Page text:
YOU ARE HERE: LAT HomeCollectionsMadama Butterfly

Madama Butterfly

January 17, 1991 | MARTIN BERNHEIMER
Some things change. Some don't. Opera Pacific introduced an alternate pair of leading singers in its handsome, hand-me-down production of "Madama Butterfly" at the Orange County Performing Arts Center on Sunday afternoon. Expressive stress and interpretive detail shifted in the process, but the quality of the generally conservative production remained solid.
January 10, 1991 | CHRIS PASLES, Chris Pasles covers music and dance for The Times Orange County Edition.
Of all Puccini's tragic heroines, Cio-Cio San--"Madama Butterfly"--elicits the most pathos. Mimi in "La Boheme," after all, is a bit of a flirt. Manon Lescaut, in the opera named after her, finds love and luxury equally appealing--to her ruin. Tosca, the diva who dominates that opera, brings catastrophe upon herself and her lover because of her easily ignited jealousy. Turandot, the icy princess, repels many with her bloodthirsty sense of vengeance against all men.
September 29, 1990
Martin Bernheimer's cogent review (Sept. 13) of the John Adams-Alice Goodman opera "Nixon in China" lets me reflect anew on the utter gutlessness of the work, or perhaps merely of its creators. When I first heard that Adams was writing an opera about Richard Nixon, I thought, how splendid! It could be a character study of a brilliant, family-loving, articulate leader who is corrupted by power-greed and false advisers--rather like "Boris Godunov." Or had I heard it was to be about political intrigue and feminine succession in mysterious China, I might have thought, oh boy, another "Turandot."
Supertitles can be cruel. Early Saturday evening, the translation projected above the proscenium at the War Memorial Opera House described the heroine of Puccini's "Madama Butterfly" as a "delicate flower." A few moments later, Cio-Cio-San fluttered in, and looked like the whole greenhouse. To those who insist on visual credibility, Nikki Li Hartliep was at an obvious disadvantage.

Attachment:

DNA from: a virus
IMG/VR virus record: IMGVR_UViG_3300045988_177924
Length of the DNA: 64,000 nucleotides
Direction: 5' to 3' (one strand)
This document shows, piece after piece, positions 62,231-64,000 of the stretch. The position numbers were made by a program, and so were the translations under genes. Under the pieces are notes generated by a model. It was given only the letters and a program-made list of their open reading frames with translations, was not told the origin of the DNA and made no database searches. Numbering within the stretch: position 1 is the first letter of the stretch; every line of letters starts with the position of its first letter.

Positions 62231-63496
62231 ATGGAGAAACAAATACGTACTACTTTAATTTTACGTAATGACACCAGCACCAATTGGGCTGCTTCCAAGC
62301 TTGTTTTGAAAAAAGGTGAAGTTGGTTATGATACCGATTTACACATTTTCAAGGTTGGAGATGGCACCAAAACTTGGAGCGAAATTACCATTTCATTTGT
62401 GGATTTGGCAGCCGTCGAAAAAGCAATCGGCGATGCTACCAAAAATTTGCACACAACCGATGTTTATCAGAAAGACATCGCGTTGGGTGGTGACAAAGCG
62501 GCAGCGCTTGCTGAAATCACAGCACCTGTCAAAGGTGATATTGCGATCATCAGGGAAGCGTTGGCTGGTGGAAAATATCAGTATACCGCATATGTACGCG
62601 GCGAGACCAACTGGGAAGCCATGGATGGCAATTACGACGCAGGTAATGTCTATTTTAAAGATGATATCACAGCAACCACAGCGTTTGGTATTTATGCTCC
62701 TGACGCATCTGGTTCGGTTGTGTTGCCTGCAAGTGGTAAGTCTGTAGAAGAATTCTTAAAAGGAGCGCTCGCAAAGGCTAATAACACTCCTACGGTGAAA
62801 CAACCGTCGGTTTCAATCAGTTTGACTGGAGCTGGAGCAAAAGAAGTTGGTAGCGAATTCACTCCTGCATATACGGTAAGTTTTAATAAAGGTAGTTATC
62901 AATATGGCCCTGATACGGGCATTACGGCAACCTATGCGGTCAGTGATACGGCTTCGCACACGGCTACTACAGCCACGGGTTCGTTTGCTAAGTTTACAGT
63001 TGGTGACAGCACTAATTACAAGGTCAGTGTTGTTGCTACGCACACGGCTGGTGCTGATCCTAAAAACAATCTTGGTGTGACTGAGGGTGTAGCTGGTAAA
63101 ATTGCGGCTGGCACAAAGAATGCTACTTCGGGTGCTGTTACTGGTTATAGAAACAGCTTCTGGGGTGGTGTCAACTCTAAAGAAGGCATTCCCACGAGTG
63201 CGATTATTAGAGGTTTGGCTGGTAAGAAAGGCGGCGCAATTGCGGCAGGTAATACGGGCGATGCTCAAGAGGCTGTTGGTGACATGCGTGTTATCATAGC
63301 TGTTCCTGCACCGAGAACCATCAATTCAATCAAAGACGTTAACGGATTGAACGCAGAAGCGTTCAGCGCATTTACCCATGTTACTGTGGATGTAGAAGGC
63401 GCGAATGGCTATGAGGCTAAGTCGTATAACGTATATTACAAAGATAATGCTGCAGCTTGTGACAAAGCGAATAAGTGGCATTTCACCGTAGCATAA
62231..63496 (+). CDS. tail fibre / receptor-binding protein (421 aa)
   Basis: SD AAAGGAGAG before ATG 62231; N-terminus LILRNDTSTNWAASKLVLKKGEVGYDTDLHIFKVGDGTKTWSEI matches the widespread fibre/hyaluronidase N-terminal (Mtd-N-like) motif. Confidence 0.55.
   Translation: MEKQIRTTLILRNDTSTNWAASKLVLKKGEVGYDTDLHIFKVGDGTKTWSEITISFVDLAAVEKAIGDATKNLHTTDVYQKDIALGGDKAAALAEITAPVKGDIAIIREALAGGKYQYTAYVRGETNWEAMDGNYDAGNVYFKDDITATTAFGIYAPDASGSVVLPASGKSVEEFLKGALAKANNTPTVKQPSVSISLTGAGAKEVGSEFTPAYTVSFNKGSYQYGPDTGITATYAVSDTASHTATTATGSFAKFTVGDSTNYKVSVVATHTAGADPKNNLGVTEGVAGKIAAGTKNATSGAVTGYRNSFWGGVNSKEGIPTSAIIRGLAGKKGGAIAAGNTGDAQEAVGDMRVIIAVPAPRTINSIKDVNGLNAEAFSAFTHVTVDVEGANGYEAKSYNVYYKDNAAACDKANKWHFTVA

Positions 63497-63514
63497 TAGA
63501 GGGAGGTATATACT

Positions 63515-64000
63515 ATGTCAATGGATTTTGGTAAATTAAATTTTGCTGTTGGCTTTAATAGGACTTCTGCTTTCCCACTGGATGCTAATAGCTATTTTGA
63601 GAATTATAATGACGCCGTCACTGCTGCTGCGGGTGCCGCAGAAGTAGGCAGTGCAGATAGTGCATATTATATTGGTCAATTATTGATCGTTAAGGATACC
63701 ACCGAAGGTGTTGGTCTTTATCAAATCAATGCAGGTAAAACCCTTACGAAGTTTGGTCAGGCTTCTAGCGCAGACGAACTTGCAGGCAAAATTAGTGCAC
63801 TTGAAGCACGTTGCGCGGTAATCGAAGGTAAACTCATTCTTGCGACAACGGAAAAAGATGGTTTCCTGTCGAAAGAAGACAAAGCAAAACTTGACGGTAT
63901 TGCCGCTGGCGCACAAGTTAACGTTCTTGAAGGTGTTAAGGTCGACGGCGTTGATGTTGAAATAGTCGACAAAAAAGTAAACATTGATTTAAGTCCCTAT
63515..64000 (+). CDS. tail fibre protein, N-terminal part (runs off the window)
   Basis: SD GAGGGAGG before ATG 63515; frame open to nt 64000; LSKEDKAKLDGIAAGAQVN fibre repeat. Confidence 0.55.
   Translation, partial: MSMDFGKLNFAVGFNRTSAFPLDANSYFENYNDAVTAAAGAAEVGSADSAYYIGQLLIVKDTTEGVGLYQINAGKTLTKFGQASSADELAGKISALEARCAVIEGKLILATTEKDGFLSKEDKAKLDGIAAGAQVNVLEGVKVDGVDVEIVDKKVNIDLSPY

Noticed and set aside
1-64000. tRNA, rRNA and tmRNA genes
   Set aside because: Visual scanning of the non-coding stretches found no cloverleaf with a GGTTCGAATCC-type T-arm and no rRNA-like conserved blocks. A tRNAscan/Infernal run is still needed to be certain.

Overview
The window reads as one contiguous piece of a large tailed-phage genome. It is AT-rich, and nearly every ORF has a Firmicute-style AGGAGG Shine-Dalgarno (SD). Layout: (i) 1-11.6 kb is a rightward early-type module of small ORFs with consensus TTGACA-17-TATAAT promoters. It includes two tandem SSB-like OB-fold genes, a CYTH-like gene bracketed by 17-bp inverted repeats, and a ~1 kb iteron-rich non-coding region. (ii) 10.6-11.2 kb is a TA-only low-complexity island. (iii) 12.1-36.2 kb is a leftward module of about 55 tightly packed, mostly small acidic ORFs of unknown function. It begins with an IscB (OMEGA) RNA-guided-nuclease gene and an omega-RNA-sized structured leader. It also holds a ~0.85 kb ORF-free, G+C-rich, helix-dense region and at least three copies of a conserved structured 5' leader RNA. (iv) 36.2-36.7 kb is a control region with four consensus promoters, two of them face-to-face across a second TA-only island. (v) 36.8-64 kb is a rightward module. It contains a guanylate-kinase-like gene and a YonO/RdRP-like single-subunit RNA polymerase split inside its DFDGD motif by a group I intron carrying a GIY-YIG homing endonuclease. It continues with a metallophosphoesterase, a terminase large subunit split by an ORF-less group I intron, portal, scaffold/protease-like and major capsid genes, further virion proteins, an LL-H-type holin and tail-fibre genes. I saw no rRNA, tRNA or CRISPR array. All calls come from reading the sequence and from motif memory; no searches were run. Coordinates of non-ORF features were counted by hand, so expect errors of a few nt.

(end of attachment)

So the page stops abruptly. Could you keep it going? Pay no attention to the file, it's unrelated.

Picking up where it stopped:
May 27, 1989 | CHRIS PASLES
A Cio-Cio-San who had to be prompted for almost every line. A vocally threadbare Pinkerton and Sharpless. An unenlightened stage director. A pit band consistently out of tune. . . . It was not exactly a triumph of operatic art when the Mukungwha Opera Company staged Puccini's "Madama Butterfly" (in Italian, no supertitles) Thursday at the Wilshire Ebell Theatre. As the titular heroine of Puccini's tear-jerker, Young Sang Jung demonstrated a modest, creamy soprano, floating some nice pianissimos at the top but usually singing at one dynamic level--loud--and without sensitivity to the text.
May 5, 1989 | MARTIN BERNHEIMER, Times Music Critic
The Seattle Opera has attracted considerable attention in recent years for thinking big and for thinking different. It was here that America saw its first futuristic "Ring des Nibelungen." Local audiences have long taken Janacek and Berg in stride. Just a few weeks ago, Speight Jenkins, the imaginative general director, mustered what may have been the first performance anywhere of Massenet's alternate version of "Werther"--the quirky one in which the title role is assigned to a baritone.
April 19, 1989
San Diego tenor Jonathan Welch, who made his local debut as Pinkerton in San Diego Opera's current production of "Madama Butterfly," will sing at a free concert Thursday at noon in front of Civic Theatre. Part of the company's "Opera on the Concourse" series, Welch will present highlights from "Madama Butterfly," as well as arias and duets from other operatic and light-opera favorites. Welch will be joined by cast member and mezzo-soprano Anne De Vries, and by San Diego Opera chorus master and baritone Martin Wright.
April 17, 1989 | MARTIN BERNHEIMER, Times Music/Dance Critic
Traditional opera doesn't have to be careless opera. Take, for example, the revival of "Madama Butterfly" that opened Saturday night at the San Diego Opera. There were no theatrical shocks here, and few musical surprises. Everyone involved, from lofty protagonist to lowly chorister, took Puccini at his seasoned word. Luckily, no one took that word for granted. Kees Bakels of Amsterdam conducted with emotive force that respected both the light and the shade in the score yet avoided sentimental excesses.
January 6, 1989 | LEWIS SEGAL
With all its borrowings from the classical theater of Japan, Hal Prince's staging of "Madama Butterfly" (to be telecast tonight at 9 on PBS Channels 28, 15 and 24) is just another stodgy spectacle trying to fake its way to distinction. In an intermission interview midway through the Lyric Opera of Chicago production Prince describes his use of "watered down" Kabuki stagecraft merely as a diversionary "hook": "We don't go very far with it," he says. "We don't mean to.
Los Angeles Times Articles